Parenting without Predictability: Precarious Schedules, Parental Strain, and Work-Life Conflict

Against the backdrop of dramatic changes in work and family life, this article draws on survey data from 2,971 mothers working in the service sector to examine how unpredictable schedules are associated with three dimensions of parenting: difficulty arranging childcare, work-life conflict, and parenting stress. Results demonstrate that on-call shifts, shift timing changes, work hour volatility, and short advance notice of work schedules are positively associated with difficulty arranging childcare and work-life conflict. Mothers working these schedules are more likely to miss work. We consider how family structure and race moderate the relationship between schedule instability and these dimensions of...

Older Workers with Unpredictable Schedules: Implications for Well-being and Job Retention

Policies aimed at improving scheduling conditions hold promise to benefit older service workers' well-being. As the population ages, improving work schedules in the years approaching retirement may be important to longer working lives.

Uncertain Time: Precarious Schedules and Job Turnover in the U.S. Service Sector

The authors develop a model of cumulative disadvantage relating three axes of disadvantage for hourly workers in the US retail and food service sectors: schedule instability, turnover, and earnings. In this model, exposure to unstable work schedules disrupts workers’ family and economic lives, straining the employment relation and increasing the likelihood of turnover, which can then lead to earnings losses. Drawing on new panel data from 1,827 hourly workers in retail and food service collected as part of the Shift Project, the authors demonstrate that exposure to schedule instability is a strong, robust predictor of turnover for workers with relatively...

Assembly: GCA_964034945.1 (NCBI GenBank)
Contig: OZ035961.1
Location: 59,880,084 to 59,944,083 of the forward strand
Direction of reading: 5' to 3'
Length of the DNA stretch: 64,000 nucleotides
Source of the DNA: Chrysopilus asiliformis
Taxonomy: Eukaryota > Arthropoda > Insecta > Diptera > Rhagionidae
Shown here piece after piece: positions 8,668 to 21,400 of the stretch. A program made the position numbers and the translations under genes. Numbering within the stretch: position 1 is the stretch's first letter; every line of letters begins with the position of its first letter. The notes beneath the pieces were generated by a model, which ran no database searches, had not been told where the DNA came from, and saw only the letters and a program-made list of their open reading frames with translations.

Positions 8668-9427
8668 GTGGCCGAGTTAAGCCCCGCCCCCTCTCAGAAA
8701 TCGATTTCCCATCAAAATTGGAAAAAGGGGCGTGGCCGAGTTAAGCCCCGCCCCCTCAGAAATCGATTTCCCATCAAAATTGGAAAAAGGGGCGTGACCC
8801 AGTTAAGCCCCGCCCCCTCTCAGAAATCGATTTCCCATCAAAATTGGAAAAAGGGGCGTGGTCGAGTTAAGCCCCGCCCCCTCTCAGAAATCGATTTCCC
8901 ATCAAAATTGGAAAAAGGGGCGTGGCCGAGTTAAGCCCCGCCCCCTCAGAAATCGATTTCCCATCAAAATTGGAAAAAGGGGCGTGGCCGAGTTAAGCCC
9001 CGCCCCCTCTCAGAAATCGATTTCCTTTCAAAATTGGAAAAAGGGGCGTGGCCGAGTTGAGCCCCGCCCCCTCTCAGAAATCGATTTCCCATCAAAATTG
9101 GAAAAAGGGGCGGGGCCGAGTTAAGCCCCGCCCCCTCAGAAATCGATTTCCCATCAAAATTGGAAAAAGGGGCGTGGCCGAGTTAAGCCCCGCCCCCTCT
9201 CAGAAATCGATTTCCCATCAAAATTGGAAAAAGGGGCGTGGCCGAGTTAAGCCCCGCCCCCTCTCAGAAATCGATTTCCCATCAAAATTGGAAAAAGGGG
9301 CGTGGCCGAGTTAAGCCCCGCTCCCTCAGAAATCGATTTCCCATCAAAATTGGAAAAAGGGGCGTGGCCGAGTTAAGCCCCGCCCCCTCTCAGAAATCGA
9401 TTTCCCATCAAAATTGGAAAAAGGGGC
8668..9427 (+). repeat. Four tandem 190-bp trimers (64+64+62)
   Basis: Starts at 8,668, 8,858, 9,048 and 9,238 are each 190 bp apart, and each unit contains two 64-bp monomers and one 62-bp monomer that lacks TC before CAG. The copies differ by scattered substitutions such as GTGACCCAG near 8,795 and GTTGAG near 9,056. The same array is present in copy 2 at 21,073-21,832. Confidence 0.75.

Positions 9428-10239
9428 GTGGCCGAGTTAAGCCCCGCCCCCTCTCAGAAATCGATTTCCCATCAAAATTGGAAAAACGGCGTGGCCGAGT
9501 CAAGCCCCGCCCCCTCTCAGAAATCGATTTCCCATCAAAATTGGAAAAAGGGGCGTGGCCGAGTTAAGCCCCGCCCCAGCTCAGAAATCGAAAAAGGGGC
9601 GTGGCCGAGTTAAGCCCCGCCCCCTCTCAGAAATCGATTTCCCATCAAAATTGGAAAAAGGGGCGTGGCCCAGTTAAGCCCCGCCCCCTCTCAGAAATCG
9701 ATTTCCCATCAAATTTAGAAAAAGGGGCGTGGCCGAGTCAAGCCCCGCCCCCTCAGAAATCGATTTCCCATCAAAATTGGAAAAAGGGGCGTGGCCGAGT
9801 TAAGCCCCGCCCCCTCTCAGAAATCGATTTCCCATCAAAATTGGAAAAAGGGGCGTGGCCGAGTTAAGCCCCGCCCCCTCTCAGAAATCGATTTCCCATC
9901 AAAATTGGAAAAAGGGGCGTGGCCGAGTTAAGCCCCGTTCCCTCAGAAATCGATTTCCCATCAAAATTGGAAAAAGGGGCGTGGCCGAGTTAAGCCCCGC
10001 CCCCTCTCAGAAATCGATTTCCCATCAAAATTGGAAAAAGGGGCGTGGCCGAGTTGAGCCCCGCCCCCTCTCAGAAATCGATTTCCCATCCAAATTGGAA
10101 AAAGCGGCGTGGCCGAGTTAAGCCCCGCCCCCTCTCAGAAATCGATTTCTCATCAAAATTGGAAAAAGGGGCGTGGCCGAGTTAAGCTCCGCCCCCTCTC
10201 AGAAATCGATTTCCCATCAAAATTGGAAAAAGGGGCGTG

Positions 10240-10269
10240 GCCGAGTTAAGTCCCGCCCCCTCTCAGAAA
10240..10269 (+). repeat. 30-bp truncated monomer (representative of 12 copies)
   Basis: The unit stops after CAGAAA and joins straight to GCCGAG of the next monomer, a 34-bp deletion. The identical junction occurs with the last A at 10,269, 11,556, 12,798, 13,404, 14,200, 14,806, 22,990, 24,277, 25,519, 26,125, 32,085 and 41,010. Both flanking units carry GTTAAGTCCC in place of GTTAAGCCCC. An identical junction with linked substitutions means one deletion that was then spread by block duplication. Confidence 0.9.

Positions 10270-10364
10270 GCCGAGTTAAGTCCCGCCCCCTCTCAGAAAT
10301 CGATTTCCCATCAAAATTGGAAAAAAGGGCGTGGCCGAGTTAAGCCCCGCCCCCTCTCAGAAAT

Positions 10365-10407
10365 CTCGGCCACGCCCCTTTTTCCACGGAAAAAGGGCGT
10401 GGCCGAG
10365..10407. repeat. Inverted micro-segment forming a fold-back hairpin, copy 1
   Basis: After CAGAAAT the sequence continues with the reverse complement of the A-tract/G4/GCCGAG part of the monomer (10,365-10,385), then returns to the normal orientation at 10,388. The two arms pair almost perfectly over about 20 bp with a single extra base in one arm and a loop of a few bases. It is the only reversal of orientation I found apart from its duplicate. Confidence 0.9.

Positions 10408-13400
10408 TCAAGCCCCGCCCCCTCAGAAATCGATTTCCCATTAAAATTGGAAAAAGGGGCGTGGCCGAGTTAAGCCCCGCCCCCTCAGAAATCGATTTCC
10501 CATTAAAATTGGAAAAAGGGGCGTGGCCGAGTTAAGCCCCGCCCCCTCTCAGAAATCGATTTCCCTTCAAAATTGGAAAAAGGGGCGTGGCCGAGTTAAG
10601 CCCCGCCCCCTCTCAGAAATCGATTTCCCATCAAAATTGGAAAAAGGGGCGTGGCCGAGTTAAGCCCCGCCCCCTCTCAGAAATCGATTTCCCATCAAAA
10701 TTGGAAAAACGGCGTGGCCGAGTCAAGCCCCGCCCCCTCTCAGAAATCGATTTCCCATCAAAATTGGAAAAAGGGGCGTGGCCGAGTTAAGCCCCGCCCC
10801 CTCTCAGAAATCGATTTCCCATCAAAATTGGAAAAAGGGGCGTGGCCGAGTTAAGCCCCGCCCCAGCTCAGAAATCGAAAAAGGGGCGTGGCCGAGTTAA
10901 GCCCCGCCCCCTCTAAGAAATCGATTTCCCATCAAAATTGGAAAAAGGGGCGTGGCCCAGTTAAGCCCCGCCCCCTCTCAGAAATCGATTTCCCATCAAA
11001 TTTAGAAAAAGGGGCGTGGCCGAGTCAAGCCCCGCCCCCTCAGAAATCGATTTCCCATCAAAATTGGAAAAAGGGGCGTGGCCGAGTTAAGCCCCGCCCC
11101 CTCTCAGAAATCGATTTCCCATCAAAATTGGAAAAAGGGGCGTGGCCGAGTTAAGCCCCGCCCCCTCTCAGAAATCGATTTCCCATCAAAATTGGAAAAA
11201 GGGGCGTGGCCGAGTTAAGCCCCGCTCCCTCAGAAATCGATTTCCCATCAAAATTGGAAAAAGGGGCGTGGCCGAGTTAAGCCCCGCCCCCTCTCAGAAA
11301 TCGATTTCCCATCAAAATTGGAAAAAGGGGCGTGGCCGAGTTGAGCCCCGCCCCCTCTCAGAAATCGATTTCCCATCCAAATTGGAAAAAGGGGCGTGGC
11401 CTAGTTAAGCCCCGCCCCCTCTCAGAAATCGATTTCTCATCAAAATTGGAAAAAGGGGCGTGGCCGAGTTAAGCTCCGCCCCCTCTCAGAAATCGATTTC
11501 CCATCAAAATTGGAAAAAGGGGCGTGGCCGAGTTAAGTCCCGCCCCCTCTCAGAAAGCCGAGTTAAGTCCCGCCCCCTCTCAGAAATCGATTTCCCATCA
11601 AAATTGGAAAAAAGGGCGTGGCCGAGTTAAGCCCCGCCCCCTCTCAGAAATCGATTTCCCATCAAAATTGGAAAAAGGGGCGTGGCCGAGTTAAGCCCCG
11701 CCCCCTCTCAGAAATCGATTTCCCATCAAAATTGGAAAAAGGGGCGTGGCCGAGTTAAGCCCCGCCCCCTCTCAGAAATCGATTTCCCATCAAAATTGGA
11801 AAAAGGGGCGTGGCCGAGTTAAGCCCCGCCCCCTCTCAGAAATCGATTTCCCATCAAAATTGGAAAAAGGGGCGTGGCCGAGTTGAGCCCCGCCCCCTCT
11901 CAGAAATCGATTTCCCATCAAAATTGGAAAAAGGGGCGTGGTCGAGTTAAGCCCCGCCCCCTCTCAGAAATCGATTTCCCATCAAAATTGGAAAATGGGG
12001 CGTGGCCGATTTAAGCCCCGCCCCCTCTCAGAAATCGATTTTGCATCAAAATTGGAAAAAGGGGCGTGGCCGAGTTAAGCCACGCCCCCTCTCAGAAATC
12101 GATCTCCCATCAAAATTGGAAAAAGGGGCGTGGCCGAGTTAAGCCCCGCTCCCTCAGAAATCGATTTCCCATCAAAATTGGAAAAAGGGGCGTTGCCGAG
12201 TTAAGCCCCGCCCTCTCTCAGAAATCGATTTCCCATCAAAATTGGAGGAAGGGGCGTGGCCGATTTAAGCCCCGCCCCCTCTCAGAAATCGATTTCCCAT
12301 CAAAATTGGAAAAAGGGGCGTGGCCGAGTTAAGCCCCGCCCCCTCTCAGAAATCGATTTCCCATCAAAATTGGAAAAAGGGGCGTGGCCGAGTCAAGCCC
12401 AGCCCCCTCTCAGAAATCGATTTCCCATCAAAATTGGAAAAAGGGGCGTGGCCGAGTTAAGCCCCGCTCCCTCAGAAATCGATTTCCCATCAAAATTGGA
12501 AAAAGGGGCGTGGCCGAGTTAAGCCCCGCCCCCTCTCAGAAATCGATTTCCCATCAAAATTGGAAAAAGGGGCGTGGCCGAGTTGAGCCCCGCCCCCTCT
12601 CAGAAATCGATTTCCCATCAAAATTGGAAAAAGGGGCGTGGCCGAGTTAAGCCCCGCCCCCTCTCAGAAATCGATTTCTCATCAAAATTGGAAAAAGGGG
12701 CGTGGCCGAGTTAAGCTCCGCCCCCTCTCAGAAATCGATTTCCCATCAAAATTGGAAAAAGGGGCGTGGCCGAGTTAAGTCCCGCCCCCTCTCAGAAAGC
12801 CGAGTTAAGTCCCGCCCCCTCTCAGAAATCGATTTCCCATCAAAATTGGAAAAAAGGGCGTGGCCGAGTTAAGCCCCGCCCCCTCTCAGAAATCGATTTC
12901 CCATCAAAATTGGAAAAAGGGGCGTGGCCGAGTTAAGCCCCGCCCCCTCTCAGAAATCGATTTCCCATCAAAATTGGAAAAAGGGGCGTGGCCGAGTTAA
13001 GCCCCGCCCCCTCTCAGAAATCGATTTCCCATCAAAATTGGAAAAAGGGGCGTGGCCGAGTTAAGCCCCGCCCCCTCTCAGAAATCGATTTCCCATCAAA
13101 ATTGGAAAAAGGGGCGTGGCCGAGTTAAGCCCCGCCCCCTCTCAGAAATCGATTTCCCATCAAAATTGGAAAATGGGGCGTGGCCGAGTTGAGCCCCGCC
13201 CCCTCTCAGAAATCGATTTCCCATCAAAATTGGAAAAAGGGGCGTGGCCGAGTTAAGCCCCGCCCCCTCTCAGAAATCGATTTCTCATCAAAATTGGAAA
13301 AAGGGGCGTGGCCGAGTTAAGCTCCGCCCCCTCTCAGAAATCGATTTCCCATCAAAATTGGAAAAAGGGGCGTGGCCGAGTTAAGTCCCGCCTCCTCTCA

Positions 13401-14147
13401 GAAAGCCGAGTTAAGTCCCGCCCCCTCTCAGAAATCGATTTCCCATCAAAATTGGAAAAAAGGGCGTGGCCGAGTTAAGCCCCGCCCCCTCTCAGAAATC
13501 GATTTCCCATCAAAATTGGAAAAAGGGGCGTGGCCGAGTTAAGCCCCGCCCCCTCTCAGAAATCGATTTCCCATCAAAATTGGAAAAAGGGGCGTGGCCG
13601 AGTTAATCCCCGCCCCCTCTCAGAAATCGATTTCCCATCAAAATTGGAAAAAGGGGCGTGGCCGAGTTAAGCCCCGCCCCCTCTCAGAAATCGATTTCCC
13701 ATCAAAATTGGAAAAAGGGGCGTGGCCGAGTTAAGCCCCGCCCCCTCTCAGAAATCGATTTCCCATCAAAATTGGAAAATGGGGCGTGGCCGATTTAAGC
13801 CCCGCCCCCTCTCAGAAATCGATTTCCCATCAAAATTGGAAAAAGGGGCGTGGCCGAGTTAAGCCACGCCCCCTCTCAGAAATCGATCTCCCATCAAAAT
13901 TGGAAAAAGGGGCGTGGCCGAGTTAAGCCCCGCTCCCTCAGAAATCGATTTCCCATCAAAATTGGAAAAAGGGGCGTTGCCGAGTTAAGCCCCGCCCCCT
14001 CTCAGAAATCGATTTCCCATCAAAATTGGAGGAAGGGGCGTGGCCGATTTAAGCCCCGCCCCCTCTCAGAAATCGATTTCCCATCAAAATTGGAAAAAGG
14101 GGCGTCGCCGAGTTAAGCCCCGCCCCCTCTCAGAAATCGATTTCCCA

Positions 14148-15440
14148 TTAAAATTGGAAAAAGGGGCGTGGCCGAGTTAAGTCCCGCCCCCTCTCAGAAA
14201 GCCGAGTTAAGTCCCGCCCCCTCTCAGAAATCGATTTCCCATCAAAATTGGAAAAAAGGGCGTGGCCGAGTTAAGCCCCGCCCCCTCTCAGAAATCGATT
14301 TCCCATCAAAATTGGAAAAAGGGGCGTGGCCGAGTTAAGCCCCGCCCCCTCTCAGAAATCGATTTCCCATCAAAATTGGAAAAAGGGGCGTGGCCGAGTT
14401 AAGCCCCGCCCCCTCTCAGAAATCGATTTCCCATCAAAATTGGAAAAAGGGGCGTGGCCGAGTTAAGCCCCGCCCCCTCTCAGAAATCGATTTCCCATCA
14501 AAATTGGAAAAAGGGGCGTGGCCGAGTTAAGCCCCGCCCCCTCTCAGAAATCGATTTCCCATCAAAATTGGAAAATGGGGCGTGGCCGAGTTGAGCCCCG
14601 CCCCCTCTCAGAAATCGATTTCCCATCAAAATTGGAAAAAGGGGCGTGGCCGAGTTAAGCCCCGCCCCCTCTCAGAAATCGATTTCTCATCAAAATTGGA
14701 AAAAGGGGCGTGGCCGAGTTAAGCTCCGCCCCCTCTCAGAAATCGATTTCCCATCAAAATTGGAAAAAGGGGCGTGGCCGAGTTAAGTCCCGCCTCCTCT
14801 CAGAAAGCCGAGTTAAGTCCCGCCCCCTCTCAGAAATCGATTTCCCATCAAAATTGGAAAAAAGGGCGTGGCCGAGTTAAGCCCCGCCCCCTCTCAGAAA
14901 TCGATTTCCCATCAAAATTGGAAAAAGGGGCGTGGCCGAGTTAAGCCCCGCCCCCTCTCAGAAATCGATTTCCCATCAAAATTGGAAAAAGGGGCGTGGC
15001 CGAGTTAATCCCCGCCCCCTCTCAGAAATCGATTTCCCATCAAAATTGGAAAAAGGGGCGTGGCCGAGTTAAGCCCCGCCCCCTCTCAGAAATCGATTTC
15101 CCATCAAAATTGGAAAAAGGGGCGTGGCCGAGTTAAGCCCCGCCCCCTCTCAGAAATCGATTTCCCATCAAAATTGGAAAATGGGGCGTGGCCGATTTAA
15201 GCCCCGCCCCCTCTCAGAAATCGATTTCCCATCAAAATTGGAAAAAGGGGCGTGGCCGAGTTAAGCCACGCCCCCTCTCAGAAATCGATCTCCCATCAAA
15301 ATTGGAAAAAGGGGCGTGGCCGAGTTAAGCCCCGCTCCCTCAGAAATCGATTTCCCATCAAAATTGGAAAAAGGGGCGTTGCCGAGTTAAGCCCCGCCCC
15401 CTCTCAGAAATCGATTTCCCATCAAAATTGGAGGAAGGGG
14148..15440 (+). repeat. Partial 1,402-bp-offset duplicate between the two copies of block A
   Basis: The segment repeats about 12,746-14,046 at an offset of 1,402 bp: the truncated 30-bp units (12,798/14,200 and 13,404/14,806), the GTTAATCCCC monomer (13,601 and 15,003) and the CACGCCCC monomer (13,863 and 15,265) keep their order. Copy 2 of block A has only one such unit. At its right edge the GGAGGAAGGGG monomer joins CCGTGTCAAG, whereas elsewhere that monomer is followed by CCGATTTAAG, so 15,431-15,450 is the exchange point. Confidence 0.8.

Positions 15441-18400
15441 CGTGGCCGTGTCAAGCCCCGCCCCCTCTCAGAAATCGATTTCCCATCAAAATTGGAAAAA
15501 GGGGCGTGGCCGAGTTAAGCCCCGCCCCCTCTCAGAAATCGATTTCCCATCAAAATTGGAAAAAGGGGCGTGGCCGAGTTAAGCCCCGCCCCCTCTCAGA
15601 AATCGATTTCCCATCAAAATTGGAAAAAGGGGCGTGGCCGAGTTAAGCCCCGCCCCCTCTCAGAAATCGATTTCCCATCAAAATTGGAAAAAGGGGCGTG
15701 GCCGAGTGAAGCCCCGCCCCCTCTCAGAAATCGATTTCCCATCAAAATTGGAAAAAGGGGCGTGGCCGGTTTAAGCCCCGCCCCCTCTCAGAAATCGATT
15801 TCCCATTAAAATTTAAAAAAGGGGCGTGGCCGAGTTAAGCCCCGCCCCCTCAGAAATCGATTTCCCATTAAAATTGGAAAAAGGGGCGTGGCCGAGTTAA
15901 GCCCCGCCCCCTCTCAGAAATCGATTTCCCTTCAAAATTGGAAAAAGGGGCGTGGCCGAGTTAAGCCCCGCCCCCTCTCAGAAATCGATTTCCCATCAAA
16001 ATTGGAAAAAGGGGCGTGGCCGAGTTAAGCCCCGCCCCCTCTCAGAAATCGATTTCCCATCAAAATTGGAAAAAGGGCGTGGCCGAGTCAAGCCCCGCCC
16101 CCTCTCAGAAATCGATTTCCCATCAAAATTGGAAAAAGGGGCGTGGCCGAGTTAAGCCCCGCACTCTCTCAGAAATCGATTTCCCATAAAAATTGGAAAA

Schedule Unpredictability and High Cost Debt: The Case of Service Workers

High-cost financial services allow economically insecure families to make ends meet but often contribute to additional financial strain in the long run. This study uses novel data from the Shift Project to describe the link between schedule unpredictability and high-cost debt (i.e., payday loans, pawnshop loans, auto-title loans, overdrafts, and problematic credit card debt) among service workers. First, it compares the relative magnitude of the associations between high-cost debt, schedule unpredictability, and levels of income. Second, it investigates whether income volatility mediates the relationship between schedule unpredictability and high-cost debt. Finally, it describes whether the link between schedule unpredictability and...

Maternal Exposure to Work Schedule Unpredictability and Child Behavior

Alongside wages, work schedules are a fundamental component of job quality, yet work schedules are largely unregulated in the US labor market. In 2017, Seattle became the second large US city to pass fair workweek legislation. Seattle’s Secure Scheduling ordinance aims to increase schedule predictability by requiring employers to provide 2 wk notice of work schedules, among other provisions. Our paper shows that Seattle’s law not only increased schedule predictability but also improved subjective well-being, sleep quality, and economic security. The law had no effect on reports of psychological distress. Using the natural experiment afforded by Seattle’s fair workweek law,...